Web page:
[Originally posted on Ecogeek. That’s also my computer and the brick wall at Workantile making a guest appearance in the photo.]
A recent article from Lawrence Berkely Laboratory suggests that readers should ‘Pull the plug. Your battery will thank you.‘ Researcher Venkat Srinivasan writes about batteries and battery chemistry rather specifically, but without becoming overwhelmingly technical. He explains how batteries begin to fail, and suggests keeping your computer unplugged as a way of extending the life of your battery. I pulled the plug on mine as soon as I read the article, and I’m now writing this on battery power.

On the other hand, if you charge the battery and then pull the plug (so to speak), the battery discharges some, the voltage drops, and these reactions become less of a problem and your battery life goes up. So the best things you can do is to charge the laptop (or cell phone, camera etc.) and once its charged, pull the plug. Your battery will thank you for it.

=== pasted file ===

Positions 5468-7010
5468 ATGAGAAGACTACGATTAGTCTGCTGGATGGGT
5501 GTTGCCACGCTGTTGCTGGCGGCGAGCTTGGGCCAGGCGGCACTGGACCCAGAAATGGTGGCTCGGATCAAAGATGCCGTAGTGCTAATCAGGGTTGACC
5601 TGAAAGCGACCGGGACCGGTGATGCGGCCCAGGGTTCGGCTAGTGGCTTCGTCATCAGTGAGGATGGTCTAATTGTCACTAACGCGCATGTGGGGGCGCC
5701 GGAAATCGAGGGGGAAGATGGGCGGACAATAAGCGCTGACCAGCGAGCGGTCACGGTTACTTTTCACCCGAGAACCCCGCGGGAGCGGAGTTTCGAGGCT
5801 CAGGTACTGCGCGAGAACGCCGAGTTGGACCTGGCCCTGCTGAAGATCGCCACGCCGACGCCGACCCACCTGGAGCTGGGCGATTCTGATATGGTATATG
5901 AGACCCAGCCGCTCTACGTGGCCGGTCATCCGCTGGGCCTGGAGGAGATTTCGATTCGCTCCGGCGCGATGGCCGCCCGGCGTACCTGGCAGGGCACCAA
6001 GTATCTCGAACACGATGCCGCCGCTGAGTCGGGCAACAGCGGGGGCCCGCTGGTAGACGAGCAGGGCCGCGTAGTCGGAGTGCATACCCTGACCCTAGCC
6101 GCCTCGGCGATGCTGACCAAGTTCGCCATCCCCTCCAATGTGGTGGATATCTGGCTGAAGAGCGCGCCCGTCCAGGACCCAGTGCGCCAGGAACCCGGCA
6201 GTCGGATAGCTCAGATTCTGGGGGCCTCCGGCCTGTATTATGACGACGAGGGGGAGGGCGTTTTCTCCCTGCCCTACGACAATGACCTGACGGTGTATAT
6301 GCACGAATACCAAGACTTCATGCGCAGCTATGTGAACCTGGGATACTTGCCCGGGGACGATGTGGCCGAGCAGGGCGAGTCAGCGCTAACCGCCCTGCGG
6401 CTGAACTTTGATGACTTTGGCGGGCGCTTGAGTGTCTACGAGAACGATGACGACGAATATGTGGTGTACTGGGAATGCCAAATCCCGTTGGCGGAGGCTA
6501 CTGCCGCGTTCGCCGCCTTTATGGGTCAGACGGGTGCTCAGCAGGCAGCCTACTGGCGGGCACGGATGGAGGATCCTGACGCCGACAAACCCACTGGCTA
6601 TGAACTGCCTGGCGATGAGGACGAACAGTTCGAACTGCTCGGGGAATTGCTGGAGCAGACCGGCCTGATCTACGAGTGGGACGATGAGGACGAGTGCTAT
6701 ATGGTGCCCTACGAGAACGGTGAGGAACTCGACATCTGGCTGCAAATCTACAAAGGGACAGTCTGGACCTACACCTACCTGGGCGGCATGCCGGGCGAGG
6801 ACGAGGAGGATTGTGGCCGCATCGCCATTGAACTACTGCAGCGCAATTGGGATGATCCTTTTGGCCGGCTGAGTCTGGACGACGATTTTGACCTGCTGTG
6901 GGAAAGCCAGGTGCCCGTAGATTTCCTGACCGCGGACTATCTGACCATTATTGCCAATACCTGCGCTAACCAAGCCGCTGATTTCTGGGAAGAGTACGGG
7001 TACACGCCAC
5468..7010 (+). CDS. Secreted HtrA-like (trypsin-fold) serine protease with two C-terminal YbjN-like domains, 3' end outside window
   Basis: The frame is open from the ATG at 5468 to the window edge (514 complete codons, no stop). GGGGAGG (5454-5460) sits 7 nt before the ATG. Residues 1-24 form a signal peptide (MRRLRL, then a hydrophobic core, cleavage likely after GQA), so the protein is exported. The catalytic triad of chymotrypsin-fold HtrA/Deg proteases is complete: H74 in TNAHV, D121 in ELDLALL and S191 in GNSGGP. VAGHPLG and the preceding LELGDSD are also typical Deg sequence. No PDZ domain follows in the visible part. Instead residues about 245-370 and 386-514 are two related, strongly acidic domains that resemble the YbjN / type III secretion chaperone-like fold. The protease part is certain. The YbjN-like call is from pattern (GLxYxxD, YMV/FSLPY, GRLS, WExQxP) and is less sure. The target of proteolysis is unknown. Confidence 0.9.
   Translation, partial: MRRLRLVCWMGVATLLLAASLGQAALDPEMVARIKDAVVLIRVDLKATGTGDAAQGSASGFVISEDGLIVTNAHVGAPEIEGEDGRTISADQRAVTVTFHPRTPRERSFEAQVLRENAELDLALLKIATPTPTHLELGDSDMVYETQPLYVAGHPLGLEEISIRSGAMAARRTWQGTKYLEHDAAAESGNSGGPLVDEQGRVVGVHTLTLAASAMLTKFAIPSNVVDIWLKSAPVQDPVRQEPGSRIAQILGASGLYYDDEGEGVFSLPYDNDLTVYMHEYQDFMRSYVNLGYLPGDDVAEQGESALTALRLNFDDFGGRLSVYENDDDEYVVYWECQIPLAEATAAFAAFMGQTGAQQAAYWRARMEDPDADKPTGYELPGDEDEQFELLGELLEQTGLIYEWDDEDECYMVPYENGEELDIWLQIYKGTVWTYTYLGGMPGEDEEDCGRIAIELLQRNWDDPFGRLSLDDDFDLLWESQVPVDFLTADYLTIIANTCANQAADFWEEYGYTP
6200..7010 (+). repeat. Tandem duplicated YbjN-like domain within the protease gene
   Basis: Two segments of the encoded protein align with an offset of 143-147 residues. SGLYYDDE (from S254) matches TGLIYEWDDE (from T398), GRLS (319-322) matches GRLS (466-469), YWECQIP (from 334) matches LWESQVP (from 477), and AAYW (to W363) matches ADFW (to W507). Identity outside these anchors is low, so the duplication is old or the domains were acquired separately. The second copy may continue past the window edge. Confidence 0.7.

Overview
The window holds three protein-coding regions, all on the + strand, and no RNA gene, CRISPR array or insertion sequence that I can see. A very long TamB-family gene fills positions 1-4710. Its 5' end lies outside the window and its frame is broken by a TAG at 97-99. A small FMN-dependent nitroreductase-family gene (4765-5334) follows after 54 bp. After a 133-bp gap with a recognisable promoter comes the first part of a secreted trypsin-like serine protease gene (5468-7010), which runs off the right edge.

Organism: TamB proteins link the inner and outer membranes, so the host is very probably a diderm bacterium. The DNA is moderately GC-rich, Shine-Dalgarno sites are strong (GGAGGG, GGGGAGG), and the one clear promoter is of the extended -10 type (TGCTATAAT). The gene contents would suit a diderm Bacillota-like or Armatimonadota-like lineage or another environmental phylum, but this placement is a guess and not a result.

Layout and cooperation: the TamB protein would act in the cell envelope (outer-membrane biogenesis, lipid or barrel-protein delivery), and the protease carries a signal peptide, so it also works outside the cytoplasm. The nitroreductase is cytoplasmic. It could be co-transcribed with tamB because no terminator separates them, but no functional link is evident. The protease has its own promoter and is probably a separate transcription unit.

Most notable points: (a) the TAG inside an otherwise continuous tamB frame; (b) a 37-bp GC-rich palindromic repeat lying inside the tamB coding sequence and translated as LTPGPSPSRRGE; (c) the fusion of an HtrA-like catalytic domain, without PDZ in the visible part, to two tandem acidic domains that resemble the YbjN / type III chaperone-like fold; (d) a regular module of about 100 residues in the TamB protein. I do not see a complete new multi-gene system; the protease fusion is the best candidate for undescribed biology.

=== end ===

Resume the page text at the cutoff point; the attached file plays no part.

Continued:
This also has relevance for plug-in hybrid and electric vehicle owners, whose batteries have the same characteristics. A car sitting in a garage for hours, full charged, is going to be slowly deteriorating the battery. Manufacturers may already be incorporating measures into battery packs to address this problem, but this highlights just one of the many potential issues battery makers need to address in order to keep portable electrical devices functioning.

This week in batteries may not be on everyone’s RSS feed right away. But engineers for computer companies, electric vehicle manufacturers, cell phone and other portable device makers should be following him. While the articles run to the technical, the information is accessible for all kinds of battery geeks.